Cervical Screening Awareness Week (15-21 June)

Cervical cancer is the most common form of cancer in women under 35 with two women in the UK per day dying from the disease. Regular cervical screening appointments can prevent up to 75% of instances of cervical cancer, saving 5000 lives per year. Despite this, many women are reluctant to have this test done with a quarter of women not responding to their screening invitation.

15th-21st June is Cervical Screening Awareness Week and as a team largely made up of women, we want to highlight the importance of attending your cervical screening and to share some of our very own (and very personal!) experiences.

Alix, 39, Country Manager: “I had my first cervical screening at 18 years old and all came back clear.  On my repeat cervical screening at 21 years old it came back inconclusive and I had to go for an appointment at the hospital for a Colposcopy (a more detailed look at your cervix) and a biopsy.  The biopsy came back as normal and all my screenings since have been clear.   5 minutes of discomfort or to some embarrassment is much better than the possible alternatives.  Get yours booked today!”

Christie, 26, UK Marketing: “I went to my first cervical screening when I was 23. My mum works as a Lead Nurse in Bowel Cancer Screening, so she had stressed that my sisters and me didn’t need to wait for the letter to book a cervical screening but there I was, still avoiding it!  Maybe it was because I was worried about the results combined with burying my head in the sand that made me put it off but eventually I did bite the bullet and booked my appointment. It’s a funny one to word but once I was ‘in position’ I couldn’t believe how quick it was as a matter of minutes later, I was walking out of the surgery thinking to myself I couldn’t believe I had put this off for so long. I was thankful to receive the all clear with a note to return in 3 years, which means I’ll be back in for my second smear test very soon.” 

Marine, 28, Brand Marketing: I had regular smear tests in France (once a year) and shortly after I moved to the UK I had a cervical screening that revealed abnormal cells that happened to be pre-cancerous. I was therefore asked to go every 6 months for a check-up as opposed to once every 3 years. Every time I went it was unfortunately still there and they kept on telling me I was  too young for laser treatment. I wanted to know a bit more about what was preventing me from this treatment so they informed me that laser treatment would affect my fertility and increase chances of early labour if ever I could get pregnant. So we waited… In 2015 I miraculously got through the ballot for the London Marathon and decided to start training really hard to be able to participate 5 months later (I had never ran before!) Turns out I completed the marathon and the next time I went for a smear test the cell was totally gone to the astonishment of the doctors. They asked if I did anything in particular and when I mentioned the Marathon they confirmed that may have helped my body getting rid of the cells by itself. I have been lucky in a sense but do feel that so much can happen in 2 / 3 years that I’m glad my case was really taken seriously. I went through the NHS and felt really reassured by the follow up even though it was a scary time. They did an amazing job.”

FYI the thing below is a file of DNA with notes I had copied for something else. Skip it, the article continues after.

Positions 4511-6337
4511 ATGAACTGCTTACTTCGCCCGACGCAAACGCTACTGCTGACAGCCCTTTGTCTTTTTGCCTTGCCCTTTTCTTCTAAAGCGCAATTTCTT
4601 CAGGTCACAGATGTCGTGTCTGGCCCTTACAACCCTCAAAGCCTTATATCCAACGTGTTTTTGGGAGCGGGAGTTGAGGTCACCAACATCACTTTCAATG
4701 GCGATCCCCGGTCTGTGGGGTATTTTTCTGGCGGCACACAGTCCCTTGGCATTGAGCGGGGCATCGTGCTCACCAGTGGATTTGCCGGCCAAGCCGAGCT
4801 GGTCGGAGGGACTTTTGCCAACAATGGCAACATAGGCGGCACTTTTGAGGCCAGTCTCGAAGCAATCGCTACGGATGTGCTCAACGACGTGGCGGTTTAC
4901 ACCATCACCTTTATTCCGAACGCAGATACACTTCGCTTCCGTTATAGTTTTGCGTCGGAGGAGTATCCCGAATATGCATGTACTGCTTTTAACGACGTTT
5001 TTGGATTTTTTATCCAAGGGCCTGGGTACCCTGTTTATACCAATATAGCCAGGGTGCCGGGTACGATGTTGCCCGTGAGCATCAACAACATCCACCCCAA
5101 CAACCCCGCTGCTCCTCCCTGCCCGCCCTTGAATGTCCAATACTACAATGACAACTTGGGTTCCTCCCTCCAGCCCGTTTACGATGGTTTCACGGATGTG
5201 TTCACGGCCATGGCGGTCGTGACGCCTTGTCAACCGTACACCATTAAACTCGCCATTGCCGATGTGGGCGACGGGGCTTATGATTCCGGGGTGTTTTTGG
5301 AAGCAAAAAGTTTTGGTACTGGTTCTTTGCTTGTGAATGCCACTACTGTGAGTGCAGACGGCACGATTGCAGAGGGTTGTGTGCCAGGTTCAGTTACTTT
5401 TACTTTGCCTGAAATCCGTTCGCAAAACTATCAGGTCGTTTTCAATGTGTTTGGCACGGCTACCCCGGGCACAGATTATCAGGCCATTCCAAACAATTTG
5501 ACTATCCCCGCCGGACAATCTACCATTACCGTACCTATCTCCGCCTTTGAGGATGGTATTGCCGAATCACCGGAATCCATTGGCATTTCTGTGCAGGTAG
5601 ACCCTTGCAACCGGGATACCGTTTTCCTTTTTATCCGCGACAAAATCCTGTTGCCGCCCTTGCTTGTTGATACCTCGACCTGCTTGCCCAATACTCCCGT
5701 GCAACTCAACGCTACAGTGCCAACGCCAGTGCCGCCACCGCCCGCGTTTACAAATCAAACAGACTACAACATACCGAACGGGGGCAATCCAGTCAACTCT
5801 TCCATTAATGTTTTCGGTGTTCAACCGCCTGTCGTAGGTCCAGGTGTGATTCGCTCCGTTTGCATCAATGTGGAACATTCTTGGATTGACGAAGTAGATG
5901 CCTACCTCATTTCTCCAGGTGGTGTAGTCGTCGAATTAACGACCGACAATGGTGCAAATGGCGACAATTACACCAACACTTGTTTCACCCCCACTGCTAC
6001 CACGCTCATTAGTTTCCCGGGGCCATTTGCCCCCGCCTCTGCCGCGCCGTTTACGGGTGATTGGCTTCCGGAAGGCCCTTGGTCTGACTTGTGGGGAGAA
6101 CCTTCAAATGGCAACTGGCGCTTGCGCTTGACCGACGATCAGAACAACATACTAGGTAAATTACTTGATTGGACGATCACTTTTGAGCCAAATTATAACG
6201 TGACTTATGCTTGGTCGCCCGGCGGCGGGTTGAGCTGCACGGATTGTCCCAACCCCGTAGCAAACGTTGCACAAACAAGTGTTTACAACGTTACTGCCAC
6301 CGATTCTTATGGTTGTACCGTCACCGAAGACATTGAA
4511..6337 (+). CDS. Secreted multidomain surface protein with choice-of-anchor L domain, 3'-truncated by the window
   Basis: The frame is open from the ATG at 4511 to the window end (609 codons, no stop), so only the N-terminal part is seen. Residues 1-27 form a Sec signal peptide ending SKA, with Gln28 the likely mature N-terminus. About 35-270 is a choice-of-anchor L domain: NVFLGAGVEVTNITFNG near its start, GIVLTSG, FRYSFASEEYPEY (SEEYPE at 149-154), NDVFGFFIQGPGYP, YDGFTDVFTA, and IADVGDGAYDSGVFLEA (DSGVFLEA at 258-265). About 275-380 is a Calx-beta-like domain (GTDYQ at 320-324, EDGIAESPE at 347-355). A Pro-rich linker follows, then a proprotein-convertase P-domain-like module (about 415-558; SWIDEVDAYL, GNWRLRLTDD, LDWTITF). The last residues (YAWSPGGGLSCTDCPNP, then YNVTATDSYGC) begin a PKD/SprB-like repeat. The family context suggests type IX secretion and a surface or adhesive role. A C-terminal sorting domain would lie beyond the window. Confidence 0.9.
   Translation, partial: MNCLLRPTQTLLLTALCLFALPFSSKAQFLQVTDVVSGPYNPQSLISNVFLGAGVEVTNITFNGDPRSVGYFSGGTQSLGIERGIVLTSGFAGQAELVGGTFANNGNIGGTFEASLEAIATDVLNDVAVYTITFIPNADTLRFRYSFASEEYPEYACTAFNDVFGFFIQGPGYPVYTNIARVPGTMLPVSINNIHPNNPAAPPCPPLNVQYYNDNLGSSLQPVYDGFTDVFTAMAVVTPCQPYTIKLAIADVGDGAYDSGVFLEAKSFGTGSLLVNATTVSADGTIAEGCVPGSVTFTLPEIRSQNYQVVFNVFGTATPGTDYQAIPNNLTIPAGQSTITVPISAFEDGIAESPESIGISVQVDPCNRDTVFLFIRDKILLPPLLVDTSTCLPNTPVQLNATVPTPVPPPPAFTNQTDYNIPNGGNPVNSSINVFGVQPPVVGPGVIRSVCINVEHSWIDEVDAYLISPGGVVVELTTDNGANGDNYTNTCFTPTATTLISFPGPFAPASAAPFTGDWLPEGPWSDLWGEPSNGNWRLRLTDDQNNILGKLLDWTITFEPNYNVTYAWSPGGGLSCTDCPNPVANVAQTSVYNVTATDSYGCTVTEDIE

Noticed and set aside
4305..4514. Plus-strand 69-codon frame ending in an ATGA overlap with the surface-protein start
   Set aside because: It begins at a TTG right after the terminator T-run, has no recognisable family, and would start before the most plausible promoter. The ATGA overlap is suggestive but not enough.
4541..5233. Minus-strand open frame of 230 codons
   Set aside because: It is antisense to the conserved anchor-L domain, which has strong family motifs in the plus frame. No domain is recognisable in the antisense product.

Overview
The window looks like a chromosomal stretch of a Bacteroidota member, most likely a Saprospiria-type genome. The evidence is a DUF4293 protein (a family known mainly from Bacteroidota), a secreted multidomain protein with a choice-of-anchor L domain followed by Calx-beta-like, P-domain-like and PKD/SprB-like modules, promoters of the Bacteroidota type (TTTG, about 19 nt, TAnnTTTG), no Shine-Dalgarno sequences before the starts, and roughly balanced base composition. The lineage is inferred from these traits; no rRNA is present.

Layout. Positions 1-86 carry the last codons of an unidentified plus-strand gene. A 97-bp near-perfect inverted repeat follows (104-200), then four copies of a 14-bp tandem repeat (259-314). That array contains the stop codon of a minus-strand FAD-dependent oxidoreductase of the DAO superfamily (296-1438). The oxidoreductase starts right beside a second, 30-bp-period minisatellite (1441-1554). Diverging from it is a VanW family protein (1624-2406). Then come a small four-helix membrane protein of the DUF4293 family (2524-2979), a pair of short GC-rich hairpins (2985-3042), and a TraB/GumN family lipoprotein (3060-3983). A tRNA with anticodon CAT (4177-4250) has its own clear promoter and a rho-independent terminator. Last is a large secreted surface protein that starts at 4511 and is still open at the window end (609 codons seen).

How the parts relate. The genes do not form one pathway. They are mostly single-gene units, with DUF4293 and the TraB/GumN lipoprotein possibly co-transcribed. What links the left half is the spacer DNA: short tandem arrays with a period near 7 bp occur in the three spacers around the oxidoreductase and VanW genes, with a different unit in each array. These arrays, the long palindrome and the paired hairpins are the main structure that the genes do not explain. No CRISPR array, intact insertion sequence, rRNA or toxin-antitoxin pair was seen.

Eve, 25, PR & Marketing: “I received the letter in February of 2019, and as I had just moved to London, I’m ashamed to say I put off booking it for 11 months, due to laziness and maybe a bit of fear! I was a bit nervous, but I shouldn’t have had any concerns at all, as the whole process was over in 5 minutes. It didn’t hurt, and I’m thankful to say it came back clear. I wasn’t embarrassed either, it’s a bit strange whipping off your knickers but I always think how many vaginas the nurse/GP see on a daily basis! I would advise anyone who also is worried, to not put this off – the sooner you get it done the better.”

Clemmie, 28, Key Accounts: “Having lived in Scotland (where cervical screening started at age 20 until 2016) I have now had three tests. Each time a lovely nurse has talked me through the process, answering any questions or concerns to put me at ease, and then the procedure is over in a few minutes. All in all it probably takes less time than a GP appointment! If you’re very nervous before going to yours, I have found chatting openly with friends is a good way to dispel any worries and don’t forget to reward yourself afterwards with a piece of cake! “

Capucine, 48, Finance and Supply Chain: “I was very surprised when I moved to the UK to discover it wasn’t offered more often and most of all that it was “taboo” for most women. In France it’s considered a routine exam done every year by your gynaecologist. Access to specialists is easier in France but GP’s also offer it from a young age, when in your late teens, as it was a way to access birth control. It is so easy, quick and painless so it really is a shame that so many women are afraid, nervous or embarrassed to take this test. The nurses and doctors are well trained to make you feel comfortable and it’s over very quickly. The benefits are amazing as you can know if any cells are a bit abnormal so it can be either treated from an early stage or monitored closely. Cervical cancer is very hard to treat if not diagnosed at a very early stage so this important test really is a life saver!”

Cervical Screening Awareness Week (15th– 21st June) aims to encourage all women to have regular cervical screening as well as provide information and reassurance around any fears or embarrassment that women may have concerning taking the test. Please visit Jo’s Cervical Cancer Trust for access to information, support and articles. Jo’s Cervical Cancer Trust also helps to identify the changes made to smear tests amid Coronavirus.